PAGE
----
Campaign activities will have to shift more to television, radio and print. Social media has been used for campaign purposes in past elections. A surge in social media campaign activities can be expected for the 2022 elections. A balance must be found, as the shift may result in excluding candidates who do not have the financial capacity to fund such campaigns and favor those that have access to technology.
Alternative technologies such as internet voting and mobile voting may be explored. But perhaps we are not yet ready to use such technologies for our elections. Transparency, ballot secrecy and security of the process are among the issues that have been raised.
Early voting may be feasible but may require legislation. Local absentee voting may be expanded, but voting is limited only to national candidates. If such option is allowed, voting for local candidates should also be allowed. If the alternatives are not used, surely the voters will have to go to their polling precincts to vote. So that the flow of voters may controlled, perhaps the voters may be provided with a voting schedule. This information may be included in the voter information sheet (VIS) which provides the voter the information on his polling center and his specific voting precinct assignment. The Comelec should prepare the VIS early and ensure delivery.
If the same technology used in past elections is used for the 2022 elections, vote counting will be automated. A limited number of voters and watchers may be allowed to stay at the polling precinct to observe the post-voting activities. Observation and monitoring activities will have to be adjusted.
If the same automated election system is used in the 2022 elections, canvassing and consolidation are automated. The resulting count at the precinct will be electronically transmitted to the canvassing system, first to the city or municipal; thereafter, consolidated results are electronically transmitted through the canvassing hierarchy. Activities at each canvassing center are also open for observation and monitoring, which will similarly have to be adjusted.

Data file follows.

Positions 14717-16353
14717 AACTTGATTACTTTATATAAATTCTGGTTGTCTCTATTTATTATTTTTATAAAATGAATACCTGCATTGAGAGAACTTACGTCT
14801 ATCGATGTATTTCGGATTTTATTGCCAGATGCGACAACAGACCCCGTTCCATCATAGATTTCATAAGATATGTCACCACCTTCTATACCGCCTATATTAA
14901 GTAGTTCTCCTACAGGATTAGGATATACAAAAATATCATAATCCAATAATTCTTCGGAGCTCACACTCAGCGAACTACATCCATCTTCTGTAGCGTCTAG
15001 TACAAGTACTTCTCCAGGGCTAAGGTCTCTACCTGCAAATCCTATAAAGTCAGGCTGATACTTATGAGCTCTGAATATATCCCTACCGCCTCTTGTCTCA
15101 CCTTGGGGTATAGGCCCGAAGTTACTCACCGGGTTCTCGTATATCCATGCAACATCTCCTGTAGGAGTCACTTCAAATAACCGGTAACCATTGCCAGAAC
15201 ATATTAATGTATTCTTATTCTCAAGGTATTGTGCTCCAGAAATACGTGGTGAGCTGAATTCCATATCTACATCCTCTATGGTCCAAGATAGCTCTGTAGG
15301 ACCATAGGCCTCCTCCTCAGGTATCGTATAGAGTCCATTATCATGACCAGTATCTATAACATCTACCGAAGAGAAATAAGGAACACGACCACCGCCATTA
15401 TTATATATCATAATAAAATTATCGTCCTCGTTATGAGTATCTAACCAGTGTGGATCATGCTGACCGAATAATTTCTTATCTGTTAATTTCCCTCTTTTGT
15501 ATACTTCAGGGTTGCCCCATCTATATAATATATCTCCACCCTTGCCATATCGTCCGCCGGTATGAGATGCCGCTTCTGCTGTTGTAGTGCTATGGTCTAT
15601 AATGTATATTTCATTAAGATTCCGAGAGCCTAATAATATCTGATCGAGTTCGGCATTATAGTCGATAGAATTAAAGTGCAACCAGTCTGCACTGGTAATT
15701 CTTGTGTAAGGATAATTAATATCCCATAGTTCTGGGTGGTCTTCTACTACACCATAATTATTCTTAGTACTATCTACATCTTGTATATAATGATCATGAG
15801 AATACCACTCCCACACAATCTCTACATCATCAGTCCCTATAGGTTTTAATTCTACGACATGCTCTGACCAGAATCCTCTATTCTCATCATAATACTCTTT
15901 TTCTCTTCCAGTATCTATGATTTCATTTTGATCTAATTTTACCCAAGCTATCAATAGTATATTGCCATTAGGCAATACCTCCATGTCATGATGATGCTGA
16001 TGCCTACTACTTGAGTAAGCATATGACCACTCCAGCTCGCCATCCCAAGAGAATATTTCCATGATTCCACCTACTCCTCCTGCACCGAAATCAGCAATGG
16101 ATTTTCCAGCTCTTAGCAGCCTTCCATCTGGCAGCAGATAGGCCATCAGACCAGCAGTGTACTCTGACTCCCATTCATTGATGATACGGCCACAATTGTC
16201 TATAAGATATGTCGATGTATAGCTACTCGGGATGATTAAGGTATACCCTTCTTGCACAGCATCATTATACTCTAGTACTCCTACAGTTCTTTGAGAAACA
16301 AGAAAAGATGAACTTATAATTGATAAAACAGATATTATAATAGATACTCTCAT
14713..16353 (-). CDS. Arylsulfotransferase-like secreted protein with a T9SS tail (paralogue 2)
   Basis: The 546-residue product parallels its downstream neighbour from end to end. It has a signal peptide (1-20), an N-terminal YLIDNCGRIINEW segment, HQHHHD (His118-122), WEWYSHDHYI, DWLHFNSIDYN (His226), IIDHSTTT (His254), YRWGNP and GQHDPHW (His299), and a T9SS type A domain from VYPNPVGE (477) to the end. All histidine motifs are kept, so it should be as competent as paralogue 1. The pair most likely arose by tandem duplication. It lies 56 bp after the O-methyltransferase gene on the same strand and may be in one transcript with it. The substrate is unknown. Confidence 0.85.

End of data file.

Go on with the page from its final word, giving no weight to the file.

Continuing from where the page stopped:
Proclamation of winners may be done via video streaming using a technology of choice.
Online or electronic filing of election protests should be allowed. Hearings may be conducted using videoconferencing facilities.
Activities at the polling precinct and canvassing centers may be streamed via video facilities for observation and monitoring.
The use of technologies for the various election activities will surely cause a drastic increase in the cost of conducting elections. A lack of funding may result in unavailability of resources required to hold elections, a risk the country can ill-afford. The budget for the 2022 elections must be ensured.
The show must go on. The 2022 presidential elections must be held. Postponing or canceling the 2022 elections is simply not acceptable.